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Linux 3.12 To Support AMD "Berlin" HSA APU

AMD

Published on 30 August 2013 06:23 PM EDT
Written by Michael Larabel in AMD
3 Comments

The Linux 3.11 kernel hasn't even been released yet but the Radeon DRM driver changes for the Linux 3.12 kernel are already lined up and waiting to be pulled into the drm-next tree.

Alex Deucher publisher on Friday his feature Git tree for merging into the Linux 3.12 kernel. The key changes that will land in the kernel for the open-source AMD Linux graphics driver includes:

- Support for Dynamic Power Management on Radeon HD 8000 (Sea Islands / CIK) GPUs (the Linux 3.11 kernel brought Radeon DPM support for pre-8000 series hardware).

- Support for Active-State Power Management (ASPM) on Radeon HD 8000 series hardware (like the DPM support, pre-CIK hardware has ASPM handling as of Linux 3.11).

- Support for Berlin GPUs. Berlin is AMD's codename for their first server APU built on their much talked about Heterogeneous System Architecture (HSA). Berlin is an x86 APU and its graphics are derived from the Graphics Core Next (GCN) architecture (effectively the HD 7000 series). AMD Berlin APUs aren't expected to ship until H1'2014 so it's nice to see the graphics support land very early.

- Major ring handling clean-up.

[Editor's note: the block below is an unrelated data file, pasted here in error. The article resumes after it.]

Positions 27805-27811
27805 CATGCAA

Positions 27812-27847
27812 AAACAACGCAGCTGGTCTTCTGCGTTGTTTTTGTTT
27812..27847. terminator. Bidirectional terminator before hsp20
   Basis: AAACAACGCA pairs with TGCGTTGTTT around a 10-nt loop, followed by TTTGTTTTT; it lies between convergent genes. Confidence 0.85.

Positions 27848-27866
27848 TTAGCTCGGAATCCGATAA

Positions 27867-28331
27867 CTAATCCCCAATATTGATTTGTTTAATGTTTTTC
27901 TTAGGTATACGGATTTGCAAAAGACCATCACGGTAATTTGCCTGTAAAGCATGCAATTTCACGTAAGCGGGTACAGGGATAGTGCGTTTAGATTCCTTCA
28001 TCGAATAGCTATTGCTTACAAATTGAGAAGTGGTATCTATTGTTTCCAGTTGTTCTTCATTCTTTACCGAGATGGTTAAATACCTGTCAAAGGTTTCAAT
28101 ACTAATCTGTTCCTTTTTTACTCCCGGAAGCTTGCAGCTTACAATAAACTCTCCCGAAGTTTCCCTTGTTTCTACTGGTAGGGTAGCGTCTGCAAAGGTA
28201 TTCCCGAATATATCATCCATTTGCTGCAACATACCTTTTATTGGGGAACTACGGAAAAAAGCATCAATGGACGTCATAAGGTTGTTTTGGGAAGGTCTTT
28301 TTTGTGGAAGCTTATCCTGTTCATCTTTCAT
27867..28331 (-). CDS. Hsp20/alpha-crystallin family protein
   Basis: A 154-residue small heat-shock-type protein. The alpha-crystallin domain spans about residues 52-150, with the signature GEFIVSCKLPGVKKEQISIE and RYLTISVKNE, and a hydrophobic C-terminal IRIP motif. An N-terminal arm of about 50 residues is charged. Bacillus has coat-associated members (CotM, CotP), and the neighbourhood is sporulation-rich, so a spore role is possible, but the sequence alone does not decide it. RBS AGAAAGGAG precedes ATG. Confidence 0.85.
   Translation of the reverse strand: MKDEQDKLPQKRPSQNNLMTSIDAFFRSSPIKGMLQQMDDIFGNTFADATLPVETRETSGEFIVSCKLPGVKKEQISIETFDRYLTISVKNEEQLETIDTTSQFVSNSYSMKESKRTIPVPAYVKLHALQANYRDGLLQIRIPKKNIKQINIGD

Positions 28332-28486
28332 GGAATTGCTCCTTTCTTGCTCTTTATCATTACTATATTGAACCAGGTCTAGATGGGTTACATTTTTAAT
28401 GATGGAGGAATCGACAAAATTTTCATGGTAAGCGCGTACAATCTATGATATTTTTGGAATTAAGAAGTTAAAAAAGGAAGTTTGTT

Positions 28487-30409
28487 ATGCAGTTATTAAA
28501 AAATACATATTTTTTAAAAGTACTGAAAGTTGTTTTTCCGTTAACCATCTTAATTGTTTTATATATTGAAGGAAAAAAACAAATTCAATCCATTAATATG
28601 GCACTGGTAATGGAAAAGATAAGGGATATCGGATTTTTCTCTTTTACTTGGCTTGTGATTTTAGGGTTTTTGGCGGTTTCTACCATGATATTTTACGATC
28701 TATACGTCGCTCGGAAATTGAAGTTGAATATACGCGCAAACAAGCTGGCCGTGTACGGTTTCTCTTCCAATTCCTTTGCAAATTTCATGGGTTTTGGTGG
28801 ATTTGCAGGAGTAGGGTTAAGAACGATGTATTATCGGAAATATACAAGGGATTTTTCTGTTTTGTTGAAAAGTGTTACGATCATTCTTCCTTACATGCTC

- Removal of old 3D blit code for buffer object moves. Buffer object moves are now handled by the faster CP DMA or sDMA engines.

- Lots of bug-fixes.

The changes exciting us the most is the ASPM/DPM support coming for the AMD Radeon HD 8000 series hardware and then the early support for the AMD "Berlin" APU graphics.

The Radeon drm-next 3.12 pull request with the complete list of changes can be found on the dri-devel mailing list.

About The Author
Michael Larabel is the principal author of Phoronix.com and founded the web-site in 2004 with a focus on enriching the Linux hardware experience and being the largest web-site devoted to Linux hardware reviews, particularly for products relevant to Linux gamers and enthusiasts but also commonly reviewing servers/workstations and embedded Linux devices. Michael has written more than 10,000 articles covering the state of Linux hardware support, Linux performance, graphics hardware drivers, and other topics. Michael is also the lead developer of the Phoronix Test Suite, Phoromatic, and OpenBenchmarking.org automated testing software. He can be followed via and or contacted via .
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